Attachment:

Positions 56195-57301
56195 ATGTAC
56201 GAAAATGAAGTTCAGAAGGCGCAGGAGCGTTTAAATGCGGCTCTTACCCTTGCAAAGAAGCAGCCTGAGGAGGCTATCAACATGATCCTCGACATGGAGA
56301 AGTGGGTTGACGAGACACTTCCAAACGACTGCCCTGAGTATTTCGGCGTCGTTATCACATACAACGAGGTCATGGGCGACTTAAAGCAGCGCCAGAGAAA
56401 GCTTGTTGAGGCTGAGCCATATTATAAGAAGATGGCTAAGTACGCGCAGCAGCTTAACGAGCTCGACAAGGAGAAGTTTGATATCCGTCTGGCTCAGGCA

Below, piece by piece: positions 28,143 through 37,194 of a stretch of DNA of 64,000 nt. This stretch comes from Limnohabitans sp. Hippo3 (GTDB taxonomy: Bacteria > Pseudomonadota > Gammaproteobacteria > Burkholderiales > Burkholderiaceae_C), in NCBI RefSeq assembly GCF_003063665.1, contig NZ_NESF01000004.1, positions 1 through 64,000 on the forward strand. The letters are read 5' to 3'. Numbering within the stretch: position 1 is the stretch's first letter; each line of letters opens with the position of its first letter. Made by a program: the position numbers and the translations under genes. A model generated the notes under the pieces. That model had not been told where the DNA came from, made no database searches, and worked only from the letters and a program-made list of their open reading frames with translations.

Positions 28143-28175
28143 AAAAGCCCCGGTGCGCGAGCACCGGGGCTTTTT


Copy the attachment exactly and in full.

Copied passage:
Positions 56195-57301
56195 ATGTAC
56201 GAAAATGAAGTTCAGAAGGCGCAGGAGCGTTTAAATGCGGCTCTTACCCTTGCAAAGAAGCAGCCTGAGGAGGCTATCAACATGATCCTCGACATGGAGA
56301 AGTGGGTTGACGAGACACTTCCAAACGACTGCCCTGAGTATTTCGGCGTCGTTATCACATACAACGAGGTCATGGGCGACTTAAAGCAGCGCCAGAGAAA
56401 GCTTGTTGAGGCTGAGCCATATTATAAGAAGATGGCTAAGTACGCGCAGCAGCTTAACGAGCTCGACAAGGAGAAGTTTGATATCCGTCTGGCTCAGGCA

Below, piece by piece: positions 28,143 through 37,194 of a stretch of DNA of 64,000 nt. This stretch comes from Limnohabitans sp. Hippo3 (GTDB taxonomy: Bacteria > Pseudomonadota > Gammaproteobacteria > Burkholderiales > Burkholderiaceae_C), in NCBI RefSeq assembly GCF_003063665.1, contig NZ_NESF01000004.1, positions 1 through 64,000 on the forward strand. The letters are read 5' to 3'. Numbering within the stretch: position 1 is the stretch's first letter; each line of letters opens with the position of its first letter. Made by a program: the position numbers and the translations under genes. A model generated the notes under the pieces. That model had not been told where the DNA came from, made no database searches, and worked only from the letters and a program-made list of their open reading frames with translations.

Positions 28143-28175
28143 AAAAGCCCCGGTGCGCGAGCACCGGGGCTTTTT